Accessibility barriers result in feeling of isolation


Prior to the Oct. 25 municipal vote, City Scope teamed up with accessibility advocate Ed McLachlan to expose members of council and aldermanic candidates to the frustrations encountered by city residents dealing with accessibility issues in their daily routine.

Bill Sandison, Wayne Northcott, Linda Stevenson, Rose Gibson, Joan Rymal, Ald. Dave Warden and Ald. Lori Baldwin-Sands accepted our invitation to visit municipal facilities, including city hall, the police station, Emslie Field, Pinafore Park, the Timken Centre and St. Thomas-Elgin Ontario Works to discover first-hand the obstacles faced by residents wishing to enjoy events at those venues or undertake business with staff.

Whether seated in a wheelchair or peering through vision-impairing glasses, the participants were profoundly impacted.
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Good luck, good night and goodbye . . . Barwick bows out


The forty-fourth meeting of the one hundred and thirtieth council of the Corporation of the City of St. Thomas proved the last hurrah for out-going mayor Cliff Barwick.

Love him or leave him, Barwick had a way with words and could contort his face in a particular fashion to drive home a point or simply defuse a tense situation.

That’s a gift that comes from 23 years of service in an elected capacity.

In a night of tributes and remembrance, Ald. Gord Campbell perhaps summed it best, “We come to chamber as new recruits. We come to do what is right for the citizens of St. Thomas.”

Sage words of advice to be heeded long after Dec. 6, when the in-coming council is installed.
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For the sake of employees, health unit board of directors should deal in facts

Forget the showmanship by the trio of Elgin St. Thomas Public Health board members that dominated Monday’s council meeting.

Instead, let’s cut to the chase and deal with facts.

The health unit was the subject of a visit by the Ministry of Labour on Oct. 18, 2010 to investigate a complaint regarding harassment at 99 Edward St.

The Industrial Health and Safety Program officer in charge of dealing with the situation is Beth Nethercott, based out of London.
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ST. THOMAS—Steve Peters, MPP for Elgin-Middlesex-London and Speaker of the Legislative Assembly of Ontario, issued the following statement today with respect to his political future:

“After twenty-two years of elected service at the local and provincial level on behalf of the people of St. Thomas and the broader community of Elgin-Middlesex-London, I have decided that it is time for a change in career when my current term in office expires. Accordingly, I have informed the local riding association President and the Premier that I will not be seeking re-election next fall.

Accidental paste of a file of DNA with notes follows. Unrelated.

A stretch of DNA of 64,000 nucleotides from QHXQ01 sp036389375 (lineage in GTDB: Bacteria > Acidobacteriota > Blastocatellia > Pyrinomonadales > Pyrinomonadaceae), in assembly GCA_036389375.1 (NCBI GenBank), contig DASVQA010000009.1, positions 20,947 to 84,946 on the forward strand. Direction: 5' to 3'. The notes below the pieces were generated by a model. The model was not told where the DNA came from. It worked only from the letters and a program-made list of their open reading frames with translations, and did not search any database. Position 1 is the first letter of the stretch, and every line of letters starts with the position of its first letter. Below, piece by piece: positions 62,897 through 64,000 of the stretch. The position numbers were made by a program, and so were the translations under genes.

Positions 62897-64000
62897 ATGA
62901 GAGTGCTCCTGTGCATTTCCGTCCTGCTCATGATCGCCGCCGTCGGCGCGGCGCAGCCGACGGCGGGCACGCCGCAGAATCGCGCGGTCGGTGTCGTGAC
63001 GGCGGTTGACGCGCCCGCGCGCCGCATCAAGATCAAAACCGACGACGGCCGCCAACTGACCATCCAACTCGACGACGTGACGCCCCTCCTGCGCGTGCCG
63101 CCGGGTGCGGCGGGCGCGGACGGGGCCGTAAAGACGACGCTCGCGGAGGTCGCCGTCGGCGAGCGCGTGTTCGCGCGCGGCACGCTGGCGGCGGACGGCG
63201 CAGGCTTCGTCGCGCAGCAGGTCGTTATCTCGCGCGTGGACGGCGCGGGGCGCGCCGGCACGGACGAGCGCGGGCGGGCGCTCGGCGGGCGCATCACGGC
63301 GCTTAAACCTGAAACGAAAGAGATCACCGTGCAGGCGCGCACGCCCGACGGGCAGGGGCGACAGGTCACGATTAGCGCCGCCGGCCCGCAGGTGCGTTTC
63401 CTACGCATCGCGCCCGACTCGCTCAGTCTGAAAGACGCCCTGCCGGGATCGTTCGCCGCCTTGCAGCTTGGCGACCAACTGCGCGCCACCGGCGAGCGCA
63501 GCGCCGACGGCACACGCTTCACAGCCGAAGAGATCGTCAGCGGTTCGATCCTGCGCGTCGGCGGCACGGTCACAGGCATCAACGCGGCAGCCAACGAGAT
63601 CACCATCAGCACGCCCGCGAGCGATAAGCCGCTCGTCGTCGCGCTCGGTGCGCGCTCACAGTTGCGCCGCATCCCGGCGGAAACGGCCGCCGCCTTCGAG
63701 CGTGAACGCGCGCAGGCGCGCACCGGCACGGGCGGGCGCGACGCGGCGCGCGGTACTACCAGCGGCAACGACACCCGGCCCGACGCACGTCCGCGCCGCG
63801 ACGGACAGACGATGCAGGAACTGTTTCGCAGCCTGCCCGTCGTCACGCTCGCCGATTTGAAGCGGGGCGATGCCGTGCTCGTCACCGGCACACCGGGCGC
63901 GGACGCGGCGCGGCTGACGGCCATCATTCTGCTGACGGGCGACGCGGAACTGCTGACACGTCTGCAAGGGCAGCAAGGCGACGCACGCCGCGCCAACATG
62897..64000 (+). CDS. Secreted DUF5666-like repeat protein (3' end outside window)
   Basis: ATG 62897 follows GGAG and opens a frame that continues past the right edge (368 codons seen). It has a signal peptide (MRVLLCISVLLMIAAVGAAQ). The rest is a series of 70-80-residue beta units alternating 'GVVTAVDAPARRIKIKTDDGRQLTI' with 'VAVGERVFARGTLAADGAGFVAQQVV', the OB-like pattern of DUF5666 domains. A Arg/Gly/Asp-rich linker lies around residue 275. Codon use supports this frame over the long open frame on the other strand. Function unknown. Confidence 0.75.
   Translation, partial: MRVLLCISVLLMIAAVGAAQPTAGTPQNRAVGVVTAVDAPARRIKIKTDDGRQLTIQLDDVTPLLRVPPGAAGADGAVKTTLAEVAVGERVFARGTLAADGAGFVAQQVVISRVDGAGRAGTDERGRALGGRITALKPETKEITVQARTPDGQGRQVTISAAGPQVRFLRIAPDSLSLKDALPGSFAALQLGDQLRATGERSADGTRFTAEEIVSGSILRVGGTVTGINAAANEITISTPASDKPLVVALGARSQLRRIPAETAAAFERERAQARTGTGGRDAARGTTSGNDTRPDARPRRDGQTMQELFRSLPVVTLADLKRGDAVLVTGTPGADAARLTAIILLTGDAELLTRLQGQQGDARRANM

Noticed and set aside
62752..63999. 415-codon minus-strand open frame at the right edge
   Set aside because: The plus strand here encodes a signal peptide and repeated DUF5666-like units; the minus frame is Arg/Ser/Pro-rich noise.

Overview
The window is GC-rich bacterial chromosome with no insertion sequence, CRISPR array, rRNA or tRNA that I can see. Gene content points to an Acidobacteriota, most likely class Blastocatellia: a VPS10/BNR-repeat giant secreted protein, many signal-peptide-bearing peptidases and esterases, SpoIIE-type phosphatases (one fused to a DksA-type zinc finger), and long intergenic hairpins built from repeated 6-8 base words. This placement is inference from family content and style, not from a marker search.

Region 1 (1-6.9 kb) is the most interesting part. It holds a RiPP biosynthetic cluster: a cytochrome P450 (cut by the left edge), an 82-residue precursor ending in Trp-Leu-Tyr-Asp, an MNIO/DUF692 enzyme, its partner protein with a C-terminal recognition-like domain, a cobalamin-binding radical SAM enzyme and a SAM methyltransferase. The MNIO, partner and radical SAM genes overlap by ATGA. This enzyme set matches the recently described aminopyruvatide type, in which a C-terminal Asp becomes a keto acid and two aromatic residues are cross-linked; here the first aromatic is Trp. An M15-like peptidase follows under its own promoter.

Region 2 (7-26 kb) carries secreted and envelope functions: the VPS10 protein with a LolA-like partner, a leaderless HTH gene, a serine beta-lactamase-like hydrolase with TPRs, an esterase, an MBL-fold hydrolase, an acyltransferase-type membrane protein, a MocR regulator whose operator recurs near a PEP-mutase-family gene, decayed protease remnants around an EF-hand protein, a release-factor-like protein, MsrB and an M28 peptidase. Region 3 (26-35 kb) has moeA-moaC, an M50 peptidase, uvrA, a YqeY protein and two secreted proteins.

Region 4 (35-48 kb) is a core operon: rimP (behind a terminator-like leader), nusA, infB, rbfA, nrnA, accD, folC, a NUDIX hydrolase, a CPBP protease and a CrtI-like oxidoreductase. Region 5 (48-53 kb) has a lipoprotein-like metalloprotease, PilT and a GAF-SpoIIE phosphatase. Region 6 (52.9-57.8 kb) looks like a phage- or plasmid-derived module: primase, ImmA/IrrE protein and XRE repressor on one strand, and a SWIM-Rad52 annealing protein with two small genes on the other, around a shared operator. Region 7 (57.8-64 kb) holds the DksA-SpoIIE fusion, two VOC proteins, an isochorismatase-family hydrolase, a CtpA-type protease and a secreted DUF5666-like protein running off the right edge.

I take this decision with great anticipation about life after politics but an even greater sense of gratitude to the people in this community. It has been a tremendous privilege to work on their behalf for more than two decades. To serve as Alderman, Mayor, MPP, Minister of Agriculture and Food, Minister of Labour and Speaker of the Legislative Assembly of Ontario. But I have always relied on my instincts to guide me. Those instincts tell me that now is the right time for me, personally, to make a change.
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Exposing the Inner Workings of the Contraband Tobacco Industry

C-Stores Association Visits St. Thomas to Expose
the Inner Workings of the Contraband Tobacco Industry in Ontario

Close to 350 smoke shacks in Ontario and Quebec are making it virtually impossible for legitimate convenience store retailers to compete in the sale of tobacco products. Every other day, an Ontario convenience store closes its doors.

The Canadian Convenience Stores Association (CCSA) is “raising the roof” on smoke shacks by inviting media to the St. Thomas stop of a 25-city Ontario tour aimed at educating the public about the inner workings of the contraband tobacco industry and the huge economic and social implications that illicit tobacco has on both Native and non-native communities.
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Curbing debate now prescribed for health unit meetings?


It was quite the mugging this week over at Elgin St. Thomas Public Health. Attempts by Central Elgin Mayor Tom Marks to raise uncomfortable questions at Wednesday’s board meeting were hijacked at the pass by the city contingent on the seven-member board.

Although Marks didn’t follow the prescribed protocol for new business, silencing a fellow board member seeking answers to the same questions asked numerous times in this corner illustrates the depths to which the health unit has sunk.

So, to what exactly was Marks seeking clarification?
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Heritage legislation means nothing if local politicians not on side

Posted by Ian:

Built heritage wasn’t even on the radar at the onset of the Oct 25 municipal election campaign in St. Thomas. Certainly not a lot of candidate literature went into any detail on preserving the city’s heritage and it was a non-starter in the Chamber of Commerce member survey found here.

By the final weekend of the campaign, with full revelation of the $3 million lawsuit filed against the city, Mayor Cliff Barwick and others by developer David McGee, details here, heritage may have proved to be a critical factor in the final outcome.

Here are thoughts taken from Acorn, the newsletter of the Architectural Conservancy of Ontario, including comments from president Lloyd Alter and two St. Thomas residents …
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